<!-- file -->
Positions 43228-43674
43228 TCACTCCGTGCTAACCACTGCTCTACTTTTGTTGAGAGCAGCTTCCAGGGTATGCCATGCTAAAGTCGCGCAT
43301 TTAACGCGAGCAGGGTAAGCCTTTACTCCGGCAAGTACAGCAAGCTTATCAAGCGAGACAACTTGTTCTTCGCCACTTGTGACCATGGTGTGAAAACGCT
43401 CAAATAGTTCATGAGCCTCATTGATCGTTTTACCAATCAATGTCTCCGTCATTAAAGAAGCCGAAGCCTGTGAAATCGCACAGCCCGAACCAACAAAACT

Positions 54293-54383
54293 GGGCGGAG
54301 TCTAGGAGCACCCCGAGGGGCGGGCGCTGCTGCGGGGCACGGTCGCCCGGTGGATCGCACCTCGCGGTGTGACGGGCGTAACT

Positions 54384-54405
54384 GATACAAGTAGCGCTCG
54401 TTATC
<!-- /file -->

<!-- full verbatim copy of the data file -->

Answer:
Positions 43228-43674
43228 TCACTCCGTGCTAACCACTGCTCTACTTTTGTTGAGAGCAGCTTCCAGGGTATGCCATGCTAAAGTCGCGCAT
43301 TTAACGCGAGCAGGGTAAGCCTTTACTCCGGCAAGTACAGCAAGCTTATCAAGCGAGACAACTTGTTCTTCGCCACTTGTGACCATGGTGTGAAAACGCT
43401 CAAATAGTTCATGAGCCTCATTGATCGTTTTACCAATCAATGTCTCCGTCATTAAAGAAGCCGAAGCCTGTGAAATCGCACAGCCCGAACCAACAAAACT

Positions 54293-54383
54293 GGGCGGAG
54301 TCTAGGAGCACCCCGAGGGGCGGGCGCTGCTGCGGGGCACGGTCGCCCGGTGGATCGCACCTCGCGGTGTGACGGGCGTAACT

Positions 54384-54405
54384 GATACAAGTAGCGCTCG
54401 TTATC